A local Institution
Mitre 10 Baulkham Hills
This local hardware store has moved with the times and local demographics.
DAVID BURTON tells us more.
Geoff Witzgall was practically born into the hardware business. At the age of three, his father Otto, and Uncle Peter formed a partnership to buy the Baulkham Hills Hardware store in the main street of Baulkham Hills in Sydney’s north west.
According to Witzgall, the site has housed a hardware operation since the late 1950’s. At one stage it manufactured windows for the increasing suburban developments that took over the dairy farms and orchards in the then rural area.
Otto Witzgall passed away in 2005 and a year later Geoff bought out Peter Witzgall’s share of the partnership and has run the business solo ever since. After school he did commence a commerce degree but told Australian Hardware Journal “I always knew I would finish up running this place so I didn’t complete the studies.”
He said that the two brothers had at one time been multi site owners with Mitre 10 stores at the current location, and a store at Cherrybrook. An additional Baulkham Hills store in the Stockland shopping centre was an attempt to market a different offer, concentrating on appliances and other parts of the range. In the end, the Stockland Mall store was beaten by the high rentals that are charged in shopping centres.
Size isn’t everything
The original main street store had, for a time, also expanded its footprint. It currently sits at 700 sqm selling space and had taken over the 300 sqm occupied by a local electrical retailer. The extra space was mainly utilised for a range of garden furniture and other furniture such as cabinets and pantries. This space was sold off to acquire Peter Witzgall’s interest in the business in 2006.
Geoff Witzgall had a strategy when it came to buying out his uncle. While bank finance was an option, he chose to downsize the store and concentrate on servicing the needs of the growing population of unit dwellers that had been migrating into the suburbs as development exploded. This was just prior to onset of the GFC and unit development dried up dashing his plan in the first instance.
However there is now new work underway just a pleasant six minute stroll to the front doors of Mitre 10 Baulkham Hills Hardware and he is confident that his strategy was the right one.
Sales at the store are 90 per cent retail and 10 per cent trade. The type of trade sales include serving the local tradies and handyman community that “don’t have time to go Bunnings and spend half an hour to get what they want”’ said Witzgall. He added that these tradies know what his store stocks and in many cases don’t ring ahead and rely on the fact that stock will be available .
He believes that the compact size of his operation is like ‘the 7-Eleven’ of the supermarket channel. This convenience strategy is paying off when it comes to not relying on a few key departments for the majority of turnover. While paint account for roughly 20 per cent of sales most months, the store sells “a little bit of everything” according to Witzgall so ranking his departments is not something that is easily recounted. Maintenance hardware is the order of the day here.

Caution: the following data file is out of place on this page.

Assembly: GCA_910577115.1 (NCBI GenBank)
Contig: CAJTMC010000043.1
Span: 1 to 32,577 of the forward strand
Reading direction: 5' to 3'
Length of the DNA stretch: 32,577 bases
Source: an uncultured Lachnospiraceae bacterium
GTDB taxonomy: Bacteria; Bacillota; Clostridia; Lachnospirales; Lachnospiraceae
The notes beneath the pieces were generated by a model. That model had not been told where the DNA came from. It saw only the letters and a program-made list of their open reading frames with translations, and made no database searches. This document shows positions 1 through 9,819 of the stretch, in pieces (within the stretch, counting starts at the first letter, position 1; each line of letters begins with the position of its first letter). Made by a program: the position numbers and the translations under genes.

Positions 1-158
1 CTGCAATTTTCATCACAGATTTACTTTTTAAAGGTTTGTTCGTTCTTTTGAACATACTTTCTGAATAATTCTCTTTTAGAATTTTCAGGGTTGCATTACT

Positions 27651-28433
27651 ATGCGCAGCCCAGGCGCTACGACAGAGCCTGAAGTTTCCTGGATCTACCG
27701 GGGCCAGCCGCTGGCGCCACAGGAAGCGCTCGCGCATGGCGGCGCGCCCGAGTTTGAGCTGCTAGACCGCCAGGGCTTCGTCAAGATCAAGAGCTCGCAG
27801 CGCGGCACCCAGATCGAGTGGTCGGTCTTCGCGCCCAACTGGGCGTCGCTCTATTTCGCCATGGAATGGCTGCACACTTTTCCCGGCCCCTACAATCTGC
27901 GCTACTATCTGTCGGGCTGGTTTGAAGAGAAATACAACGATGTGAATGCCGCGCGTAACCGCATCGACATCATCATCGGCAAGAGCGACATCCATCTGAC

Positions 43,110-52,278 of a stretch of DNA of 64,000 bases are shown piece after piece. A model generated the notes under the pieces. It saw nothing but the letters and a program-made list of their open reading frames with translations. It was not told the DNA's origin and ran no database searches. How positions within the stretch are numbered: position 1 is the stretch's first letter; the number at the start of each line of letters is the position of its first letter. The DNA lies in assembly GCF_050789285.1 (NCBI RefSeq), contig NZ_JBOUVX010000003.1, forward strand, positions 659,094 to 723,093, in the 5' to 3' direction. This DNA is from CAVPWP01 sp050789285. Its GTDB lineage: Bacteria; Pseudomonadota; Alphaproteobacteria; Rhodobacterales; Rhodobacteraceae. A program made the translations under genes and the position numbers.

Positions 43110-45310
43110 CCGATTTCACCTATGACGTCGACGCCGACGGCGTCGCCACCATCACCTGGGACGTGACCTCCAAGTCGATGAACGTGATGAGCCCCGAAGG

Finding new ranges is made easy
As a long standing Mitre 10 retailer he admits that the situation prior to the Metcash acquisition was a little parlous. He believes that under the Metcash regime the quality of catalogues and price points is spot on and the mix of products and size of the catalogue offer suits his store.
There are certain ranges that he will absolutely make space for even if it means rearranging the store. He said hooks, taps washers and fittings and fasteners fall into that category. When it comes to ranging the store it can be difficult to keep on top of what is around. As a past visitor to the Mitre 10 annual conference and expo, he has used the time spent visiting suppliers stands to adjust his range.
A case in point is Lion Automotive who presented their full range at a recent expo that Witzgall attended. He has since added a comprehensive range of globes fuses and crimping fasteners to his inventory. He said that without a visit to the Group’s national expo he would never have known the extent of the range. He had a similar experience with Mirabella Lighting.
The other Mitre 10 initiative that has been positive for Witzgall is the ‘Click and Collect’ program which he says will allow him to generate sales of big ticket items that he can no longer find space for given the size of his store. He currently has over 500 registered members on the Mitre 10 website nominating Mitre 10 Baulkham Hills Hardware as their store.
The local business environment
A key recent development has been the uptake in leases for the shops that front Old Northern Road where the store is located. In the aftermath of the GFC, many businesses closed and the main street didn’t inspire shopping confidence with ‘for lease’ signs plastered on many windows. There is now only one shop available with Telstra about to sign a lease.
Mr Witzgall sees the day when high rise will overtake the main drag with commercial and retail units at street level. The trick is making such developments pay as The Hills Shire Council has imposed a four story high limit.
As someone who grew up in the local area, Witzgall has a couple of favourite causes that he supports through the store whenever he can. Although not a member of rotary, he has a lot of contacts with Rotarians through the store and will assist with their projects that need materials. The other one dear to his heart is The Mens’ Shed.
His next marketing project is to put together an offer that will promote the store to the local unit owners and renters. He will be aiming his local marketing activity to include the ideal needs of the modern unit dwellers. There will be plenty more of them arriving in the next 12 months.